Congress Confirms Electoral Votes Despite Insurgent Attack on Capitol

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The joint session of Congress met as prescribed by the United States Constitution to confirm the Electoral Votes at promptly 1:00 p.m. ET on Jan. 6, 2021. Normally, this is a formality and quickly settled. However, hundreds of Republican congressmen and women decided to argue the fairness of the 2020 General election.

Outgoing President Donald Trump, his legal team, and associates disputed the election results immediately after Joe Biden’s victory was called. They filed and lost at least 62 frivolous lawsuits claiming voter fraud.

CongressMike Pence participating as the Senate President, suffered bullying from Trump, who does not believe his VP cannot deliver the election for him. Ahead of opening the session, he released a statement declaring he is a figurehead during Congress’ session. He has no intention of stepping outside of the job the Constitution expects him to accomplish.

After the formal opening, the unsealing, verifying, reading, and certifying began as expected when Pence asked Congress if there were any objections to Arizona’s electoral votes. They had barely retired to their separate chambers for debate when reports indicated the security barricades at the United States Capitol had been breached.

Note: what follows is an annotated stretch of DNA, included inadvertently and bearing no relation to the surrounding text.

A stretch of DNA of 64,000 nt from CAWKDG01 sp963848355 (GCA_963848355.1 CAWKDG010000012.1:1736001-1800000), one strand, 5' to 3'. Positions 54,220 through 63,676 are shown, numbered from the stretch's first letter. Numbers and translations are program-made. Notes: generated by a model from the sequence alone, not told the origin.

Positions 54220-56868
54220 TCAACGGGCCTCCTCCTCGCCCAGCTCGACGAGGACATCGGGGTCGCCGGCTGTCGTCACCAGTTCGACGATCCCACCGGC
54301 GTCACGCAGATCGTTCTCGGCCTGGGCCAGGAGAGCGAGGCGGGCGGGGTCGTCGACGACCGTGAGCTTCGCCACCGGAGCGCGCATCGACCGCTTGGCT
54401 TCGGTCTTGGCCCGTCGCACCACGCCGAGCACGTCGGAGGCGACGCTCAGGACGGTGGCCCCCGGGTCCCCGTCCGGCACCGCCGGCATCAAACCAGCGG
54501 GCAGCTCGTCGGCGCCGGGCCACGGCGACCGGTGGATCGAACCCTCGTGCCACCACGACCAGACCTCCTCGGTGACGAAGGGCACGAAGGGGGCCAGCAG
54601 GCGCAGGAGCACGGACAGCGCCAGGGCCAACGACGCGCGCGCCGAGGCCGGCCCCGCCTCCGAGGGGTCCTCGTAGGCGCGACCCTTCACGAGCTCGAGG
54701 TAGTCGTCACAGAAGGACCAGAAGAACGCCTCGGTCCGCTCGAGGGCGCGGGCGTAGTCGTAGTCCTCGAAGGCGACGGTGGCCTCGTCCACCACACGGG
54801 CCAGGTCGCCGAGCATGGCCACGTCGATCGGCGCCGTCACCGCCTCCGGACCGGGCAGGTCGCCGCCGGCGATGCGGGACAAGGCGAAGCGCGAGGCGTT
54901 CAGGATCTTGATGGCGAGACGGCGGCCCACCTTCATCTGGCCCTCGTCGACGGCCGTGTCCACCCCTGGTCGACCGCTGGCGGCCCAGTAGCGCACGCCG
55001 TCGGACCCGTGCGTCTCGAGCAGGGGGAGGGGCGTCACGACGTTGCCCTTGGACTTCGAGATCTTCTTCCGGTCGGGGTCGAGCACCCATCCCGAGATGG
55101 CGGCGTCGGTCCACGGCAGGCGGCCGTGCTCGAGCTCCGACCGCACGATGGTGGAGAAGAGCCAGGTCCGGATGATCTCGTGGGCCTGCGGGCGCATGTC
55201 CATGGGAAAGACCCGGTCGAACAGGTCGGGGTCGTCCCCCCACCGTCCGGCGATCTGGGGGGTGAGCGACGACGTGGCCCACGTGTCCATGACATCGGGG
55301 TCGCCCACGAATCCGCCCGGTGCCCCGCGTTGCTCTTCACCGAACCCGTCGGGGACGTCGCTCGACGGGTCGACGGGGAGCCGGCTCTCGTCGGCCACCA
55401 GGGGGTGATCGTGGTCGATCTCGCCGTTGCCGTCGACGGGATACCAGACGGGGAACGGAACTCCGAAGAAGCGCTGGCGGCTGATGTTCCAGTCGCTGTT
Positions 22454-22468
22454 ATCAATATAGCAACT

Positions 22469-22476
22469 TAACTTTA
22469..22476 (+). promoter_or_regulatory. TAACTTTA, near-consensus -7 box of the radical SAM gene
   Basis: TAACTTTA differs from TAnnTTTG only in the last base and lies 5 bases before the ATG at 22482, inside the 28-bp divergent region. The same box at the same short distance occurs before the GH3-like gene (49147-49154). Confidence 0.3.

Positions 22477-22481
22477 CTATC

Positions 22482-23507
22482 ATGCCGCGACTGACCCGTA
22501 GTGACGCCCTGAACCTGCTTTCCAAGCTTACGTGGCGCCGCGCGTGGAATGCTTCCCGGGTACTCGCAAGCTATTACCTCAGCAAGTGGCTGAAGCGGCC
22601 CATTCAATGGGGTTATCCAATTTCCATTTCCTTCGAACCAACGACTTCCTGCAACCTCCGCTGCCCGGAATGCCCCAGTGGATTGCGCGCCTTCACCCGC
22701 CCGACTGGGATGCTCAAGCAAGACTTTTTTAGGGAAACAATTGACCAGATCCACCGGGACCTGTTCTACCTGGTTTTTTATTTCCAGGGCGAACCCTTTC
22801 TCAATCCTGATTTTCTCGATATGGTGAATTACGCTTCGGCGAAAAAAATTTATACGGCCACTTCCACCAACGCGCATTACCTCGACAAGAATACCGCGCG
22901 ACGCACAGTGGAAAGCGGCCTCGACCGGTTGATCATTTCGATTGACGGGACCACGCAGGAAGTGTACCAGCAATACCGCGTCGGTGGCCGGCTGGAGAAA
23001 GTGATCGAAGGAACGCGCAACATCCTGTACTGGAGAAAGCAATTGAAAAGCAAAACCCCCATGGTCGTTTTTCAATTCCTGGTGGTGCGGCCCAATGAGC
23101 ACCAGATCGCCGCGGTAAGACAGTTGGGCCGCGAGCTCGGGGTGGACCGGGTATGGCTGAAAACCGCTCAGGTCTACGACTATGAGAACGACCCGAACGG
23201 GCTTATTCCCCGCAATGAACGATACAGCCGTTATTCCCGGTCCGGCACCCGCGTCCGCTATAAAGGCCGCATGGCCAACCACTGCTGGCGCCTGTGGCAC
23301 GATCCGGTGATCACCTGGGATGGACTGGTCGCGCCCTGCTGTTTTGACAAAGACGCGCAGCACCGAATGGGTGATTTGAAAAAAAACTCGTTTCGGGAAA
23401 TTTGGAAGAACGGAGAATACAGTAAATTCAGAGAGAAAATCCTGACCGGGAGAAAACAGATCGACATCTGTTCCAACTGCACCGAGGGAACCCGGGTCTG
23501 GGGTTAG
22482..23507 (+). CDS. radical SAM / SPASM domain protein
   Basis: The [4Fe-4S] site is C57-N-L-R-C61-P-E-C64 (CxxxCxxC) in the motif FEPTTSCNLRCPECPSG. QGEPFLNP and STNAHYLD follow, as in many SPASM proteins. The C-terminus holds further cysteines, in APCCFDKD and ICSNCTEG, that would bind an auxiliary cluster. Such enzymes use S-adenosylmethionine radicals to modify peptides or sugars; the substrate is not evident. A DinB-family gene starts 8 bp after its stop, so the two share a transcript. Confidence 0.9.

Congress members were escorted to safety. They hid for hours until it was deemed safe for them to return. The mobs broke tore apart Congressional offices and chambers.

After the day’s events, it is admirable that the Congress members came back together to finish the election certification. The objections announced were for Arizona and Pennsylvania, which after the debates, were voted out.

At 3:44 a.m. Joe Biden and Kamala Harris were declared officially the next president and vice president of the United States and will be sworn into office on January 20.

Written by Cathy Milne-Ware

Sources:

CNN: Live
CNN: Pence breaks with Trump on Electoral College role; by Kevin Liptak and  Kailin Collins

Featured and Top Image Courtesy of NATO’s Flickr Page – Creative Commons License
Inset Image Courtesy of Gage Skidmore’s Flickr Page – Creative Commons License

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